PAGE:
https://www.news.com.au/sport/rugby/world-rugby-extends-minimum-period-that-a-concussed-player-has-to-sit-out-from-seven-to-12-days/news-story/548dfa4b23cf7dc4bd180d43bb5c7207

The above article is associated with World Rugby and their new announcement requiring all athletes that have been diagnosed with a concussion being sidelined for a minimum of 12 days. Formerly this minimum requirement was 7 days across the world, a standard practice regardless of sport. At Dr. Fitzgerald & Associates Vision In Motion clinic, we see numerous athletes, of all ages, that did not think their head impact was “a big deal”. It was only when they began realizing, days later, that they had a headache with certain tasks of daily living, or that they became dizzy when they sat up from lying down, and that they forgot their neighbor’s name across the street. Just like with delayed onset muscle soreness (DOMS) after exercise, symptoms of a concussion can also be delayed. It is important to gain a thorough history of mechanism of injury, symptom provocation, and discuss nutrition, exercise habits, and sleep hygiene when evaluating and treating a concussion. It is equally as important to utilize the return to play protocol appropriately, and monitor the athlete’s heart rate throughout each phase, since symptom provocation may be delayed up to 24 hours, heart rate will tell you immediately if the athlete will have a side effect from any physical or cognitive activity.

Happy Friday! 3 weeks until we host our Train Your Brain to See Again Clinic, July 8-9. We will be covering a wide variety of material related to concussion/TBI, stroke recovery, and multi-sensory systems therapy (aka, our Pinnacle Program). This clinic is open to optometrists, physical therapists and assistants, occupational therapists and assistants, athletic trainers, and doctors. If you plan on staying overnight, hotels near us include the Tru Hotel and the Marriott. Both of these have blocks reserved for this clinic, all you have to do is drop the Dr. Fitzgerald & Associates name and request to be put in that block of rooms! The clinic will run from 8-5 with a lunch and learn built in, so be ready to “drink from a firehose” as we call it here at the office. This will also be a great opportunity to build connections with other healthcare providers and build a team of professionals to refer to and work with.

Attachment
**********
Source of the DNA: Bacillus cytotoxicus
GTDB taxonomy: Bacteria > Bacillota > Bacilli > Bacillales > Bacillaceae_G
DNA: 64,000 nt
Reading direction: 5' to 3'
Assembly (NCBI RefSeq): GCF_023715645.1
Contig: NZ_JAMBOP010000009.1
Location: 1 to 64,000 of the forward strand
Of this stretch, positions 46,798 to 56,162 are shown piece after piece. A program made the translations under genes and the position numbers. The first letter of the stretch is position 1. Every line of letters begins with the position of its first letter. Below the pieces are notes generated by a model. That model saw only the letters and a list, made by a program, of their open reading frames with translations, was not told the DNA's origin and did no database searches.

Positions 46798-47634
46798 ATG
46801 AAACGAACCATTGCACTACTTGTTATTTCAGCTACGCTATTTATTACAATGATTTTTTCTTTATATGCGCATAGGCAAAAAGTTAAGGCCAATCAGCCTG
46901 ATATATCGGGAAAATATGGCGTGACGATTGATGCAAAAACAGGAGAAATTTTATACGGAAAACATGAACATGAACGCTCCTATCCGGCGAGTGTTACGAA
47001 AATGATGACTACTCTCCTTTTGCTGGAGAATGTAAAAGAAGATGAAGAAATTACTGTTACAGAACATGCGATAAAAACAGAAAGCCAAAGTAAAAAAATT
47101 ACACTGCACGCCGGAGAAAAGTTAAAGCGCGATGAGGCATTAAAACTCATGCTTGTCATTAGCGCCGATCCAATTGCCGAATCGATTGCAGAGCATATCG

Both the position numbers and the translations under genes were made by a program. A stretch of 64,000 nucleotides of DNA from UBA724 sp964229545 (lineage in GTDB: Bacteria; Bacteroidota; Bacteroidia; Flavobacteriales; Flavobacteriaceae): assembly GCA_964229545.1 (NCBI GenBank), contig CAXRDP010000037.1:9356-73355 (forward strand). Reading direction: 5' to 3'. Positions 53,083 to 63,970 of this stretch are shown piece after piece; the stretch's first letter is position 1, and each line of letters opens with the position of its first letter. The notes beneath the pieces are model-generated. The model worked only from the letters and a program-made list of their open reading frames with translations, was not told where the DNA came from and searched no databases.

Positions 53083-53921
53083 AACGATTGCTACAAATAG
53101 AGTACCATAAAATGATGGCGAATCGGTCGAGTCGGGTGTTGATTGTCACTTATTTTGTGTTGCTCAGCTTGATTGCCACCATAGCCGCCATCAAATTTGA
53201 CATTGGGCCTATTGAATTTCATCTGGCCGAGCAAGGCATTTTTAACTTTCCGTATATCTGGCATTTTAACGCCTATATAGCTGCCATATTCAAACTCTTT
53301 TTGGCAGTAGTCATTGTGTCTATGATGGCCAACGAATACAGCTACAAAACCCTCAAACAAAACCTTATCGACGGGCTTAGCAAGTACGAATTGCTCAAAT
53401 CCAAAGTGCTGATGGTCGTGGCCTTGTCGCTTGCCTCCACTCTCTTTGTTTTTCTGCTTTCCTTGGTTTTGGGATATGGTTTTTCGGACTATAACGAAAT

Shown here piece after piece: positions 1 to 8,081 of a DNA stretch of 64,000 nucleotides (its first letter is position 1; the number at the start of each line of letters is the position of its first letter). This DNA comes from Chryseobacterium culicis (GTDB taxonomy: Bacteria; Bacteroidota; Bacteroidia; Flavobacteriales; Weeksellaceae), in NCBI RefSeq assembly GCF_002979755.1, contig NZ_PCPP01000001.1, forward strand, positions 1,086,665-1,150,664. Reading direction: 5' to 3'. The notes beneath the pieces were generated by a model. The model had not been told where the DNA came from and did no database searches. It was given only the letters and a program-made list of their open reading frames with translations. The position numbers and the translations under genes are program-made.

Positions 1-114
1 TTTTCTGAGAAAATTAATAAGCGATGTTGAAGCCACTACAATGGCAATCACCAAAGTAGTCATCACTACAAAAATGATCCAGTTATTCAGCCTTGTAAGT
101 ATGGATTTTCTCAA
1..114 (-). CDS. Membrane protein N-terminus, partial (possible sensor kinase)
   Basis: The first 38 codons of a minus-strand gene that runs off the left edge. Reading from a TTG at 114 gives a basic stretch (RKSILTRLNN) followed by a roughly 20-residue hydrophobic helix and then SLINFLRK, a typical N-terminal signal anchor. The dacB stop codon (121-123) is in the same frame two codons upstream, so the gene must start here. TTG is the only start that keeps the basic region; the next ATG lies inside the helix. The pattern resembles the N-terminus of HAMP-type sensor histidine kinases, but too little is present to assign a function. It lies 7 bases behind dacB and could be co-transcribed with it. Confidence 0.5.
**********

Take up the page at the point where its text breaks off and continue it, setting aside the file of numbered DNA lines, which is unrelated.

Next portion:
Symptom provocation after suffering from a concussion/TBI is different among each individual I see. Each day I see someone, I start out with a history of what they have been up to, how much water they’ve been intaking, what they’ve been eating (many times people are not getting enough calories), what their sleep quality is like, and then end the subjective portion of my session with them filling out a symptom survey. This symptom survey is especially important for objective documentation because it gives you, the clinician, and insurance an idea of how the patient is processing their symptom provocation. I do all of this before I even consider what their session will consist of that day. When someone approaches me with significant headache, nausea, or dizziness those are the “Big 3” red flags that tell me this person is not going to benefit from initiating visual, vestibular, or cognitive skills right away; they need symptom management first so their brain and body benefit from the therapeutic exercise. It is not until someone reports to me asymptomatic and with complaints of visual dysfunction, difficulty focusing, memory loss, etc. that I begin a session with therapeutic exercise. This is when it is appropriate to push their brain and body to work effectively together as one system.